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Letter to the editor: Clinicians need to review the literature : Emergency Medicine News


Mark Mosley, MD has made an impassioned call for physicians to unite with one voice to create a clear message for patients regarding COVID-19. (REM. 2021;43[12]:26;

He suggested that science strongly supports the effectiveness of masks and the safety and effectiveness of vaccines, but has no evidence to support current therapeutics. I have appreciated Dr. Mosley’s perspective on many issues in the past, but this article was unconvincing. The references do not support his arguments or were incomplete. Researchers around the world are working hard to contribute to knowledge about the treatment of COVID-19. These individuals are not charlatans, as he suggested; many are highly respected doctors and scientists who risk their careers to emphasize information they believe is suppressed.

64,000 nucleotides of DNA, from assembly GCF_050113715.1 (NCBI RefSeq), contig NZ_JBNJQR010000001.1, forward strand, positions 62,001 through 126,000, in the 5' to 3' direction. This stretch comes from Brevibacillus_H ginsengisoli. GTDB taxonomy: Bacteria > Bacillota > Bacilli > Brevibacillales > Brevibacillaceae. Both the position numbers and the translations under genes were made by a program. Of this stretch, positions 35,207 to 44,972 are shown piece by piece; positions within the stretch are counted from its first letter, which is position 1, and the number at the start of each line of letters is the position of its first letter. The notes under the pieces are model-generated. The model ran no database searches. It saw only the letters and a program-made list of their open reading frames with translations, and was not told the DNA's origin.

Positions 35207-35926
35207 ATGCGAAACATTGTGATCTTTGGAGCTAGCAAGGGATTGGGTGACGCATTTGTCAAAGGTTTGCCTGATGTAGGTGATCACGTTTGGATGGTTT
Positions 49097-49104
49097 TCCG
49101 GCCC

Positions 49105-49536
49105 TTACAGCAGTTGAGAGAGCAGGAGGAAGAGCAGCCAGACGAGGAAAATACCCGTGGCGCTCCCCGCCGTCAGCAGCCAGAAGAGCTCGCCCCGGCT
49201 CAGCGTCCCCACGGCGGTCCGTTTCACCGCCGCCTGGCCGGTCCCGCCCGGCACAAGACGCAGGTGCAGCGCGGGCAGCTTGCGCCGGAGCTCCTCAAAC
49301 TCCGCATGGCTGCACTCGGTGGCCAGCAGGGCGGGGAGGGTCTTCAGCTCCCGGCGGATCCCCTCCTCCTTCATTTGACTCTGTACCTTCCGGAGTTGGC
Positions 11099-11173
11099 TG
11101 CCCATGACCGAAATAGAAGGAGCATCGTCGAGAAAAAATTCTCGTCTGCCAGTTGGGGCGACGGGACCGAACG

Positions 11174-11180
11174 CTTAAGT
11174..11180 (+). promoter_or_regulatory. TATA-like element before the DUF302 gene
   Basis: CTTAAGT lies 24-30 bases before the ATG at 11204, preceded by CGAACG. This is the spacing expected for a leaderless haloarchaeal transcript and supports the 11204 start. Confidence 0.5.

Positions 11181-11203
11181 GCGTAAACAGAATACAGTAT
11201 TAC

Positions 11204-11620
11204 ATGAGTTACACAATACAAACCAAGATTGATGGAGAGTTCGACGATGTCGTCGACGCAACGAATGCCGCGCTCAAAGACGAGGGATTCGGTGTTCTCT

In my opinion, the science is clearly not settled on the prevention, vaccination and treatment of COVID-19. A number of currently available early treatment options that significantly reduce morbidity could be initiated for discharged patients. Large-scale trials are unlikely to be published for generic therapies, but the sum of many smaller studies strongly supports their use (Cochrane). (;;

We have been trained to do no harm first and always consider risk versus benefit when counseling or treating a patient. I suggest that the modern practice of evidence-based medicine reinforces the need for clinicians to review the literature independently rather than depending on others. A new disease prompts advice from many people, including medical and government organizations. This does not absolve medical practitioners from obtaining informed consent for new therapies or providing a patient with what they believe to be the optimal treatment. If emergency physicians routinely adopt practice guidelines developed by other well-meaning experts, then what is our goal? All I see is a future where we will be replaced by technicians and individualized care will be excluded.

James Mateer, MD

Delafield, Wis.